• How can we evaluate our technology to make sure we have systems that can help us improve the development of competencies and skills related to business needs?
  • How can we do a better job of understanding employees’ personal and professional aspirations and how they align with business goals and the competencies and skills the business needs to succeed?

The Adhesive

Competencies should be the adhesive that links business objectives with individual and organizational performance goals, learning and development, and career growth. Instead, competencies are adrift. Competencies are closely linked to employee performance goals in only 16 percent of companies. Almost half of organizations don’t have Individual Development Plans for all employees, and 60 percent of organizations struggle to integrate competencies and skills into the IDPs that do exist.

Employee performance won’t meet the ever-changing needs of the business until employers figure out how to unify and synchronize business goals with learning, performance development, career development, and competency and skills development. The leading technology providers are starting to roll out solutions that help sync performance and business goals, but systems are only tools. Employers need to get all the pieces together, and that breakthrough is elusive.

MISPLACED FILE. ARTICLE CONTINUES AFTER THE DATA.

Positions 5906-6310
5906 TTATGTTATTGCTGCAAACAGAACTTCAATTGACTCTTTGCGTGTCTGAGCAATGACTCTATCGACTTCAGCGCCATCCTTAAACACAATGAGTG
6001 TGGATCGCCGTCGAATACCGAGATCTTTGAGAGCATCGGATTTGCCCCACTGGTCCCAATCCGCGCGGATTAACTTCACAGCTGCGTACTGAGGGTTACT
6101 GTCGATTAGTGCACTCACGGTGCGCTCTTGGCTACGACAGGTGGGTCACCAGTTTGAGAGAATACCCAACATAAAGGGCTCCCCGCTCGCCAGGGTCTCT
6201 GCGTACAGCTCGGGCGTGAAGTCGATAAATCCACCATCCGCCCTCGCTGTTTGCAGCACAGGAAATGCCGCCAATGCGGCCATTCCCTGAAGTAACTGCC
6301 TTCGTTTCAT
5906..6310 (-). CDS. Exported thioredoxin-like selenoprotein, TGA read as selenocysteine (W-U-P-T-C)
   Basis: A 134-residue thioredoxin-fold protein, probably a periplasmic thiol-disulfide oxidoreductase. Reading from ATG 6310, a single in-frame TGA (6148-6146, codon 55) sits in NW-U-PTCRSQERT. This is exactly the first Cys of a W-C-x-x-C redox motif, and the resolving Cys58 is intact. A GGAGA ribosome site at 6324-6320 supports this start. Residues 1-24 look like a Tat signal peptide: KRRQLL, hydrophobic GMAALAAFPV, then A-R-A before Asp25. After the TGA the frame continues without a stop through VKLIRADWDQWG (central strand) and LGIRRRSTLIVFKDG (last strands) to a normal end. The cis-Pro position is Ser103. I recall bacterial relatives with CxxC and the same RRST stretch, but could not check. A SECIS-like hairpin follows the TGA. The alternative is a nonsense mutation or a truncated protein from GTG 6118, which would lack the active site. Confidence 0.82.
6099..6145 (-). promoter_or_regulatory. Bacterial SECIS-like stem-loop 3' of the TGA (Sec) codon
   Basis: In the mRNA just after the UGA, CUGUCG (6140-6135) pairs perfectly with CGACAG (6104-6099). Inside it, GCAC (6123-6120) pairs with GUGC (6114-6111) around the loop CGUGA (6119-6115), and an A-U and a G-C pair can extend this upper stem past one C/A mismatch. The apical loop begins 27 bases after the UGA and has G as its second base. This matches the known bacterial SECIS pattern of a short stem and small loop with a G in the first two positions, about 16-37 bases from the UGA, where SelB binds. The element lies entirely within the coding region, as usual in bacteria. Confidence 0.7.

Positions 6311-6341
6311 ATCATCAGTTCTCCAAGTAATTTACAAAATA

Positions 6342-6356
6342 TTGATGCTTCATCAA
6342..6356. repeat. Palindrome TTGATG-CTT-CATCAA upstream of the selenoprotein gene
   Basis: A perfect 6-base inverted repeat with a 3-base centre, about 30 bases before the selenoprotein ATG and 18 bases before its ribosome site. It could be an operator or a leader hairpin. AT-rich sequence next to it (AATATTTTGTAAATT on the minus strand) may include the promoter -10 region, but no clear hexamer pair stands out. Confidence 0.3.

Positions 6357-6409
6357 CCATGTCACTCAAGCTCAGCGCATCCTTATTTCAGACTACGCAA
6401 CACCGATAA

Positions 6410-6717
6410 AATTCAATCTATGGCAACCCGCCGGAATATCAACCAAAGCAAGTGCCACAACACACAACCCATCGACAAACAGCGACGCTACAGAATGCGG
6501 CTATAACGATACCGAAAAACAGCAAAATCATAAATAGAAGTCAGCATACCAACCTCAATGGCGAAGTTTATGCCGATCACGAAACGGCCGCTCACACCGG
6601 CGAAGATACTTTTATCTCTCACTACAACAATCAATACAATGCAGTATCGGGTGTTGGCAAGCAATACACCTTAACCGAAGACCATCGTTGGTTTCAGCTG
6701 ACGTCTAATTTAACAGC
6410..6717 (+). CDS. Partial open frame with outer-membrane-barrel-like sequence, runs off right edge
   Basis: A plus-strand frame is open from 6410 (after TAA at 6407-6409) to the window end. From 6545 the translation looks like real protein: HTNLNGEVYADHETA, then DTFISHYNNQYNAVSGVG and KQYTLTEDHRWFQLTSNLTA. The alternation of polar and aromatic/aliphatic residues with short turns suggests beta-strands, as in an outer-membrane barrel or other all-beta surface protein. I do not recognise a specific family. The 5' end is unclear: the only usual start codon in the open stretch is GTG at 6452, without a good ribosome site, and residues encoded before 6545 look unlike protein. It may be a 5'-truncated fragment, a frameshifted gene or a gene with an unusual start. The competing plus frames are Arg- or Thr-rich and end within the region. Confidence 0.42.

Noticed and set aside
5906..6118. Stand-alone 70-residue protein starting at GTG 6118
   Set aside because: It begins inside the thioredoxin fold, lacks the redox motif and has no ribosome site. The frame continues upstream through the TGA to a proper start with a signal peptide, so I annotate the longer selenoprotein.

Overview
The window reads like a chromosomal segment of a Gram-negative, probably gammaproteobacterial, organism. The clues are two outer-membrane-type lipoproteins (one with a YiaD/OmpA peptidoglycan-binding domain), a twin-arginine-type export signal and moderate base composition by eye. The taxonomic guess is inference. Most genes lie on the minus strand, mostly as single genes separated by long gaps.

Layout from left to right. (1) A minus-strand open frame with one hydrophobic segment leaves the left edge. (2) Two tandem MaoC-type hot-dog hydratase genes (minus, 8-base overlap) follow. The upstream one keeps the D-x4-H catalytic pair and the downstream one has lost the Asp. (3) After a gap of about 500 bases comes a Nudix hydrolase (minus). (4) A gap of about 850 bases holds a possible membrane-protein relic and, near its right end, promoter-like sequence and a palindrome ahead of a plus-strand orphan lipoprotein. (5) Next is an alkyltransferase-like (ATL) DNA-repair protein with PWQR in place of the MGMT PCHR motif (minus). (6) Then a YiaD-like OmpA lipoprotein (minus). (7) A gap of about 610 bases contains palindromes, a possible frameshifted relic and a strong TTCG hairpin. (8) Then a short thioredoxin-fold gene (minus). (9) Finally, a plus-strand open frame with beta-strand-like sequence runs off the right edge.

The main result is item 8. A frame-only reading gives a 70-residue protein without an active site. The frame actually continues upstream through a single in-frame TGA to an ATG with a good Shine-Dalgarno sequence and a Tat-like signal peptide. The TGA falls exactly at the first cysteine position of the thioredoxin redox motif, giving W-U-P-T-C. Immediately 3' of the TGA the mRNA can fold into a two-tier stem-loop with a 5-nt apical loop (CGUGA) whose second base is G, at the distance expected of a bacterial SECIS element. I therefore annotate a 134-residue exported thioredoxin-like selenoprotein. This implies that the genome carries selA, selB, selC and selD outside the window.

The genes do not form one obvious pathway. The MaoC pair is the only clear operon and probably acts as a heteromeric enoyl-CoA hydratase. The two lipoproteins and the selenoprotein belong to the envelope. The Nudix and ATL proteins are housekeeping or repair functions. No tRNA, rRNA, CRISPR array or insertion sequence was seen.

Progress requires improvements behavior change at all levels of the organization:

  • Business leaders and the Talent function have to do a better job of engaging with managers so they understand the competencies and skills they need to develop in their employees.
  • Managers need to coach employees effectively and consistency as they work on building the competencies and skills.
  • Those competencies and skills need to be included in IDPs for each and every employee so they are enabled and motivated to improve their performance to enhance their careers and help the business. They must go hand in hand.
  • Accordingly, career growth must be directly aligned to competency and skills.
  • And organizations must assess competencies and skills regularly to prioritize learning and help monitor progress.

Download a free copy of the KnowledgeGraphic, The Current State of Talent Assessments

Claude Werder is vice president of Research Operations and principal HCM analyst at Brandon Hall Group. The firm’s vision is to inspire a better workplace experience and its mission is to empower excellence in organizations around the world through its research and tools. Brandon Hall Group has five human capital management (HCM) practices and produces the Brandon Hall Group HCM Excellence Awards and the annual HCM Excellence Conference, in West Palm Beach, FL, February 4-6, 2020.

Lorri Freifeld
Lorri Freifeld is the editor/publisher of Training magazine. She writes on a number of topics, including talent management, training technology, and leadership development. She spearheads two awards programs: the Training APEX Awards and Emerging Training Leaders. A writer/editor for the last 30 years, she has held editing positions at a variety of publications and holds a Master’s degree in journalism from New York University.